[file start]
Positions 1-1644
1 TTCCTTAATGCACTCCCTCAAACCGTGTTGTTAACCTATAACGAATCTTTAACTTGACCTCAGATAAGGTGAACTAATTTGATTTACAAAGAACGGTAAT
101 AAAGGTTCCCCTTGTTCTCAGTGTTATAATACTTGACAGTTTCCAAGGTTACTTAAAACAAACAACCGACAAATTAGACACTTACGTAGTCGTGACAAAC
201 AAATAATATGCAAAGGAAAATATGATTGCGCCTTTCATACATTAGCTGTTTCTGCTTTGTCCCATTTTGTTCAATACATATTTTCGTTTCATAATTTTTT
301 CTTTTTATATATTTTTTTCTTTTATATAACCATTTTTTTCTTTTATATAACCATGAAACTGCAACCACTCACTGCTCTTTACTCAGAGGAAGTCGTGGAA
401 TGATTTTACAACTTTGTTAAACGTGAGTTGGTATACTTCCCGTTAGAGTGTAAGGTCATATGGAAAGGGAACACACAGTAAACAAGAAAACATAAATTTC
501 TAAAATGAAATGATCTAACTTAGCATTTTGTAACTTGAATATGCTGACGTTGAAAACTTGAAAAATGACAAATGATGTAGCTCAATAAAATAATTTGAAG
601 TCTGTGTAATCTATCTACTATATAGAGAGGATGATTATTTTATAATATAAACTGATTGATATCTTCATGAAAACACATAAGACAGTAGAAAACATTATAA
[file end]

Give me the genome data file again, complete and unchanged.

Positions 1-1644
1 TTCCTTAATGCACTCCCTCAAACCGTGTTGTTAACCTATAACGAATCTTTAACTTGACCTCAGATAAGGTGAACTAATTTGATTTACAAAGAACGGTAAT
101 AAAGGTTCCCCTTGTTCTCAGTGTTATAATACTTGACAGTTTCCAAGGTTACTTAAAACAAACAACCGACAAATTAGACACTTACGTAGTCGTGACAAAC
201 AAATAATATGCAAAGGAAAATATGATTGCGCCTTTCATACATTAGCTGTTTCTGCTTTGTCCCATTTTGTTCAATACATATTTTCGTTTCATAATTTTTT
301 CTTTTTATATATTTTTTTCTTTTATATAACCATTTTTTTCTTTTATATAACCATGAAACTGCAACCACTCACTGCTCTTTACTCAGAGGAAGTCGTGGAA
401 TGATTTTACAACTTTGTTAAACGTGAGTTGGTATACTTCCCGTTAGAGTGTAAGGTCATATGGAAAGGGAACACACAGTAAACAAGAAAACATAAATTTC
501 TAAAATGAAATGATCTAACTTAGCATTTTGTAACTTGAATATGCTGACGTTGAAAACTTGAAAAATGACAAATGATGTAGCTCAATAAAATAATTTGAAG
601 TCTGTGTAATCTATCTACTATATAGAGAGGATGATTATTTTATAATATAAACTGATTGATATCTTCATGAAAACACATAAGACAGTAGAAAACATTATAA